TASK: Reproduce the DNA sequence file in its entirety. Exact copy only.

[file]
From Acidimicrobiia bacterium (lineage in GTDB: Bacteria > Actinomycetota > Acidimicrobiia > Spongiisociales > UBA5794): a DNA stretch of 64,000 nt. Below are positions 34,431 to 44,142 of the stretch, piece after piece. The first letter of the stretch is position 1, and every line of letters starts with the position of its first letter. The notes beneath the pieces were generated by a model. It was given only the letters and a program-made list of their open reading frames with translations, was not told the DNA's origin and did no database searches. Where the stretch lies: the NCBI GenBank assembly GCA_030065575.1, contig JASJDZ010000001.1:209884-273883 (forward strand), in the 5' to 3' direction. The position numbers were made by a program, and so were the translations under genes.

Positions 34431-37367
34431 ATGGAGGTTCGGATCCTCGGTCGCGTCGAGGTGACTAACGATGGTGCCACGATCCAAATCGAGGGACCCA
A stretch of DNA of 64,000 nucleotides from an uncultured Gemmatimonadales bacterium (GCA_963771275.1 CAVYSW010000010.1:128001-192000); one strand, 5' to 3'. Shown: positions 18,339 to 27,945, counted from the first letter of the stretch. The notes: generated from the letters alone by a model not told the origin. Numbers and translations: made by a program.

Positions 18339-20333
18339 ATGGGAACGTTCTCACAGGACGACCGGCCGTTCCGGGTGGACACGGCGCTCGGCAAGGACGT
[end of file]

From Acidimicrobiia bacterium (lineage in GTDB: Bacteria > Actinomycetota > Acidimicrobiia > Spongiisociales > UBA5794): a DNA stretch of 64,000 nt. Below are positions 34,431 to 44,142 of the stretch, piece after piece. The first letter of the stretch is position 1, and every line of letters starts with the position of its first letter. The notes beneath the pieces were generated by a model. It was given only the letters and a program-made list of their open reading frames with translations, was not told the DNA's origin and did no database searches. Where the stretch lies: the NCBI GenBank assembly GCA_030065575.1, contig JASJDZ010000001.1:209884-273883 (forward strand), in the 5' to 3' direction. The position numbers were made by a program, and so were the translations under genes.

Positions 34431-37367
34431 ATGGAGGTTCGGATCCTCGGTCGCGTCGAGGTGACTAACGATGGTGCCACGATCCAAATCGAGGGACCCA
A stretch of DNA of 64,000 nucleotides from an uncultured Gemmatimonadales bacterium (GCA_963771275.1 CAVYSW010000010.1:128001-192000); one strand, 5' to 3'. Shown: positions 18,339 to 27,945, counted from the first letter of the stretch. The notes: generated from the letters alone by a model not told the origin. Numbers and translations: made by a program.

Positions 18339-20333
18339 ATGGGAACGTTCTCACAGGACGACCGGCCGTTCCGGGTGGACACGGCGCTCGGCAAGGACGT